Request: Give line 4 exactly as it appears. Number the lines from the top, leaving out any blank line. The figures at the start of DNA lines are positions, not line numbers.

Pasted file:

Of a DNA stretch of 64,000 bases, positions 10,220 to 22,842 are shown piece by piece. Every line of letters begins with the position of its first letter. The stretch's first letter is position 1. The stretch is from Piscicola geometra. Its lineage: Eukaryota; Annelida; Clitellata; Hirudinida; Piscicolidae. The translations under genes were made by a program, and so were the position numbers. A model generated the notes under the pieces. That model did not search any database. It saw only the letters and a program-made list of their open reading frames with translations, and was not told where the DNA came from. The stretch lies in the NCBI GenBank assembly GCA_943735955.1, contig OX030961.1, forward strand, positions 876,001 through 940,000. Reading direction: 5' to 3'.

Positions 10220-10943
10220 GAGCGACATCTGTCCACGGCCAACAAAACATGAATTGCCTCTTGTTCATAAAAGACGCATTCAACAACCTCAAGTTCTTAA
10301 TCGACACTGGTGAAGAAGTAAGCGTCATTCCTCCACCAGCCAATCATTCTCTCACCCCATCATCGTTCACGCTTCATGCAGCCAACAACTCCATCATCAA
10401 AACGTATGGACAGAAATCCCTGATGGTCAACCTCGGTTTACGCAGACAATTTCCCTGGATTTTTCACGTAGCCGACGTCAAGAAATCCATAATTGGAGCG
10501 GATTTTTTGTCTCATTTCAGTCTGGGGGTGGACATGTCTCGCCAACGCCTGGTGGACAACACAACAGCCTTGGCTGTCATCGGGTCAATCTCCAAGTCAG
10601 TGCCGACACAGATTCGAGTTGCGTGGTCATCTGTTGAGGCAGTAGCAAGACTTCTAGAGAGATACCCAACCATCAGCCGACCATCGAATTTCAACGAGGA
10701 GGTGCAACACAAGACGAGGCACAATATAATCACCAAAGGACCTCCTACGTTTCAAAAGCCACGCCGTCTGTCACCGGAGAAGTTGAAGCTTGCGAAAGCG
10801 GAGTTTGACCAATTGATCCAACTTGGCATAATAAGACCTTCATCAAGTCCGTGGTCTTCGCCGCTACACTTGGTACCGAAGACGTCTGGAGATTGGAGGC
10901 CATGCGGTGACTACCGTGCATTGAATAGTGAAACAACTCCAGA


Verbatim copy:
10301 TCGACACTGGTGAAGAAGTAAGCGTCATTCCTCCACCAGCCAATCATTCTCTCACCCCATCATCGTTCACGCTTCATGCAGCCAACAACTCCATCATCAA